Sunday, December 21, 2008

Robert Mulligan; Links

The filmmaker Robert Mulligan has died. Here's David Hudson's entry at Greencine. John Belton had an essay in the special Mulligan issue of The Film Journal a couple of years ago:

Mulligan is clearly not the author of his films in the same way that Ingmar Bergman is; he does not create his own characters or stories or write the dialogue. But Mulligan is a storyteller, interpreting the stories of others. As Mulligan describes his role, “Things have to sift through me. That’s me up there on the screen. The shooting, the editing, the use of music—all that represents my attitude toward the material.” In his role as storyteller, Mulligan interposes his personality and sensitivity between the tale and the audience; he makes the story his own by supplying attitude. It is this attitude or tone that becomes the true subject of a Mulligan film, not character or plot. Thus in a Mulligan film, no single individual—director, screenwriter, producer, or actor—stamps the film with his personality; the feelings generated by Mulligan’s view of specific characters in specific situations and settings are what count most.

Mulligan, as interpreter, chooses preexisting plots and characters for the stories of his films. His best films have been based on best-selling novels that have in common strong subjective narrations and settings that are inseparable from character and plot.

I know he's much admired but I've seen only two of Mulligan's films, To Kill A Mockingbird (1962) and Summer of '42 (1971). The former has been forever transfigured in my memory since I encountered Austrian filmmaker Martin Arnold's appropriation and deformation of it in his avant-garde classic Passage À L’Acte (1993).

I'm wondering: Do you have any favorites among Mulligan's films? Perhaps we can collect some ideas and recommendations here?

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Adrian Martin has a new essay--on William Klein. Here is an excerpt:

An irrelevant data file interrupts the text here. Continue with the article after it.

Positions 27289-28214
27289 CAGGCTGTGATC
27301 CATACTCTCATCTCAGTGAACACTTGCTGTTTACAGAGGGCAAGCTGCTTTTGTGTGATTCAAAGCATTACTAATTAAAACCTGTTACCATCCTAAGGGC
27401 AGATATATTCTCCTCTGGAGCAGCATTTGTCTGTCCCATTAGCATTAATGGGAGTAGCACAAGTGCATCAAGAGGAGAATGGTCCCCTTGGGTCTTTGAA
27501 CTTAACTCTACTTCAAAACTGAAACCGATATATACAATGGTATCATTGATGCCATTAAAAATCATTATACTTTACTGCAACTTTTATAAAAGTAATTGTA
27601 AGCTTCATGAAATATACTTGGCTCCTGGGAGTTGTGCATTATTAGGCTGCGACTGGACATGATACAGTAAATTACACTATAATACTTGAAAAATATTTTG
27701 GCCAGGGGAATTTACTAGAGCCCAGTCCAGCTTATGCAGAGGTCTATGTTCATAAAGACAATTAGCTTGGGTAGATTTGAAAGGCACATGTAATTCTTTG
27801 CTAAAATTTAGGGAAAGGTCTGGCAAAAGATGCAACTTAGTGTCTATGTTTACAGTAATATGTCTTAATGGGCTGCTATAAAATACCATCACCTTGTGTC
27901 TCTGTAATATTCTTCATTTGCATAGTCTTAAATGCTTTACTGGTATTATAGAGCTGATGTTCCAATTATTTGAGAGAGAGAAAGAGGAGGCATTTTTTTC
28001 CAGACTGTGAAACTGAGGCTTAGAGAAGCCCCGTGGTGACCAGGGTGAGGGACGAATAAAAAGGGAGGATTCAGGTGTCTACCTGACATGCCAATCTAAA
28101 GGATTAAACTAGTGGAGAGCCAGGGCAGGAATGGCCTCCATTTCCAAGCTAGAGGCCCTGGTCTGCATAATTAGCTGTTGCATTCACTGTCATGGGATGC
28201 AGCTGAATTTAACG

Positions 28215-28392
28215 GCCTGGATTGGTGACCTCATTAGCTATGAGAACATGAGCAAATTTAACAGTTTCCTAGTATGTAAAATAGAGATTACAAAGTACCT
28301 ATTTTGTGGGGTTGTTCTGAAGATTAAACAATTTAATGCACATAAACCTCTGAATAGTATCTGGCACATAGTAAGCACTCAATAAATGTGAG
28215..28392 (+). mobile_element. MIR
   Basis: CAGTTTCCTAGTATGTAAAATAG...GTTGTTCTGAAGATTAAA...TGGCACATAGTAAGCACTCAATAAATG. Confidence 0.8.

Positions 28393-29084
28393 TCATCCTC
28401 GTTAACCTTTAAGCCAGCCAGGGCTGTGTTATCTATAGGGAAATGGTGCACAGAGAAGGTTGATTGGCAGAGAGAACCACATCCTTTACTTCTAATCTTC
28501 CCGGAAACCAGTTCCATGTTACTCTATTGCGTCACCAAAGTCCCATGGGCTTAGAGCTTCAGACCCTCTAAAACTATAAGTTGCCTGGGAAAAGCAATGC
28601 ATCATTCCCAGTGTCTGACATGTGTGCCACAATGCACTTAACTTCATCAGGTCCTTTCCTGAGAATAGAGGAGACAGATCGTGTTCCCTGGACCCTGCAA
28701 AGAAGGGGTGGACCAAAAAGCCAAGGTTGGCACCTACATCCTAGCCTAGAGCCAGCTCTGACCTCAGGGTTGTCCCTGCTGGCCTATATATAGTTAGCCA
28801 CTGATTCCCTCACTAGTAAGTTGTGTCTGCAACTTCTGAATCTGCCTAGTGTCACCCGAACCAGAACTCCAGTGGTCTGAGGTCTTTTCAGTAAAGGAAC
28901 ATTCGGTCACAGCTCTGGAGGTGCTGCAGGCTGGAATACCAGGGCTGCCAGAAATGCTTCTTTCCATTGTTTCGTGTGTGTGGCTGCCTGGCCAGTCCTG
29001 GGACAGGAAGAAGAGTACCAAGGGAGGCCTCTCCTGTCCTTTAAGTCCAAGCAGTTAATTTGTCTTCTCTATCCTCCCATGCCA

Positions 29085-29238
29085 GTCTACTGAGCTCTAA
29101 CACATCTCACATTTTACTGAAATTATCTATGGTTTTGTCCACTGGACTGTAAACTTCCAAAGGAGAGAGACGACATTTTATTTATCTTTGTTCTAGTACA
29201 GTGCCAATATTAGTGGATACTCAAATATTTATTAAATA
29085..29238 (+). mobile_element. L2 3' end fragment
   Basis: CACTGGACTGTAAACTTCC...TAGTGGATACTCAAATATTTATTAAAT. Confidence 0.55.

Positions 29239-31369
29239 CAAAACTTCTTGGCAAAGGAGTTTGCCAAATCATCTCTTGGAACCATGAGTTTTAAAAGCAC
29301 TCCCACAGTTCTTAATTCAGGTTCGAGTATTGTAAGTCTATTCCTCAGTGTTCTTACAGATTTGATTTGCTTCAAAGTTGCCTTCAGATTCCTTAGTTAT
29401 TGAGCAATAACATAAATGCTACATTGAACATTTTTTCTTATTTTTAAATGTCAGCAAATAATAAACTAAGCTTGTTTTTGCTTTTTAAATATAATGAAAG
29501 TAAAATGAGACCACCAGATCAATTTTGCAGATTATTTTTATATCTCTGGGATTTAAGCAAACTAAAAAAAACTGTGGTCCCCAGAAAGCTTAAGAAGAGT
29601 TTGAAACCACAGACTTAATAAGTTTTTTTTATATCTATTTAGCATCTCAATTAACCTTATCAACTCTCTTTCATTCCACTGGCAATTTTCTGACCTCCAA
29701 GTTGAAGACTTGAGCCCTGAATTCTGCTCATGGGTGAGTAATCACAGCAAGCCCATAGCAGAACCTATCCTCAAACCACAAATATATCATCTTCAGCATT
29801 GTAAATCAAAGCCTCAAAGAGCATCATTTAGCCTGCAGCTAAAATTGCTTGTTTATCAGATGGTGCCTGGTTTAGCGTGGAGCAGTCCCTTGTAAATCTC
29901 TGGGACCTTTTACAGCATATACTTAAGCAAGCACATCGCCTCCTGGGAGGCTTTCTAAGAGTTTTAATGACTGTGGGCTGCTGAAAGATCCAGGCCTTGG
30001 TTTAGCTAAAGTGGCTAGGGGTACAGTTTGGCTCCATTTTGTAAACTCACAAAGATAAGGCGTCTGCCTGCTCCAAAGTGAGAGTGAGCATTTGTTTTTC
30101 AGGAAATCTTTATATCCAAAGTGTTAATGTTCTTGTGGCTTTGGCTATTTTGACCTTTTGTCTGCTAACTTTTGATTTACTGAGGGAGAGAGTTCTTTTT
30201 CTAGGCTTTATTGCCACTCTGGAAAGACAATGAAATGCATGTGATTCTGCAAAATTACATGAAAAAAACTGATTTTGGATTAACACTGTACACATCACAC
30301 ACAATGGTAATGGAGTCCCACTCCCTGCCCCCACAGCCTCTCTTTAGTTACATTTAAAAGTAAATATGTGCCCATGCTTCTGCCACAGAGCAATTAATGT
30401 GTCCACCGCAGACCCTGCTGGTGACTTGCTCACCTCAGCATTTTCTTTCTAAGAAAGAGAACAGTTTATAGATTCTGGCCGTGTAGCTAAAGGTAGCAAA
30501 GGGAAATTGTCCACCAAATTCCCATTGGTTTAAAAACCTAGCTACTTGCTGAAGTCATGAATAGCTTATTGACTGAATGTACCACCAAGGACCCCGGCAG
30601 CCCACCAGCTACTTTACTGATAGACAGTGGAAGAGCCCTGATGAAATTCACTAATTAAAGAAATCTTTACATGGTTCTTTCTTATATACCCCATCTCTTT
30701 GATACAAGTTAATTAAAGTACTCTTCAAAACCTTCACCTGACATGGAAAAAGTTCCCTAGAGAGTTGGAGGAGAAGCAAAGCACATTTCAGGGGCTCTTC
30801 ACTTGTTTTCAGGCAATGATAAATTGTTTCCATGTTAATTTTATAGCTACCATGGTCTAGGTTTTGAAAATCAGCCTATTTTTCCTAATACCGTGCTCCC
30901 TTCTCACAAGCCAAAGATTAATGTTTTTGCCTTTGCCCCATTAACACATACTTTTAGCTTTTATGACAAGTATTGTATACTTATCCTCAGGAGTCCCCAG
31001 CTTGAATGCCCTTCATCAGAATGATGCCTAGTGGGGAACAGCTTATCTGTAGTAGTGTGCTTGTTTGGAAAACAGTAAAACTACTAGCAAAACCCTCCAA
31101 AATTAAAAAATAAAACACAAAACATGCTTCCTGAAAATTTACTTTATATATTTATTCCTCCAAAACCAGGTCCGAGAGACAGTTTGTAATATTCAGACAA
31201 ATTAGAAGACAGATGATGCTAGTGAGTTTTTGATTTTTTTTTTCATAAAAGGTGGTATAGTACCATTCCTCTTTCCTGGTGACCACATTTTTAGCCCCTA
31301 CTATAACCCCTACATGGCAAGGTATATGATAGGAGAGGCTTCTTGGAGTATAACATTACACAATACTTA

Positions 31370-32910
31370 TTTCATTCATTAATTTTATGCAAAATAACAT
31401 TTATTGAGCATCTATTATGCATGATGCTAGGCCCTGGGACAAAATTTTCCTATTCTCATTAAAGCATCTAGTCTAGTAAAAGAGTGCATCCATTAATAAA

William Klein is a remarkable figure in film history, a law unto himself, ultimately beyond (while overlapping with) many movements and trends. To look at the 1964 footage that constitutes the first half of Muhammad Ali, The Greatest (1974) - with its lack of voice-over narration and its relentlessly energetic 'in the moment' reportage - one might imagine him to have issued from the American cinéma-vérité school of Leacock, Pennebaker and the Maysles brothers. But, crucially, there is no spurious objectivity in Klein: just one look at the deliberately ugly way he frames the boxer's Southern white 'owners' (another lateral 'defilement') in contrast to the open, generous way he films Ali and his intimate entourage, is enough to palpably convey who the filmmaker is for and against, who he likes and dislikes. So, there is an aspect of Klein that anticipates the cooler, more analytical - although still indirect - gaze of Frederick Wiseman's documentaries about every kind of social institution (prison, school, office, abattoir, monastery ... ) as well as the more loquacious essay-films of Chris Marker, who first encouraged Klein to turn his photographic eye into a cinematographic eye in the (literally) dazzling short Broadway by Light (1958).

* * *

More links:

-- Michael Newman at Zigzigger has one of my favorite 'end-of-the-year favorites' posts.

-- The latest (#3) in Ry Knight's wonderful series of 'quotation collage' posts.

-- A recent blog discovery: Some Landscapes, devoted to "landscapes evoked or depicted in the arts: painting, literature, music, film etc. and [...] the creation or alteration of landscapes by architects, artists and garden designers."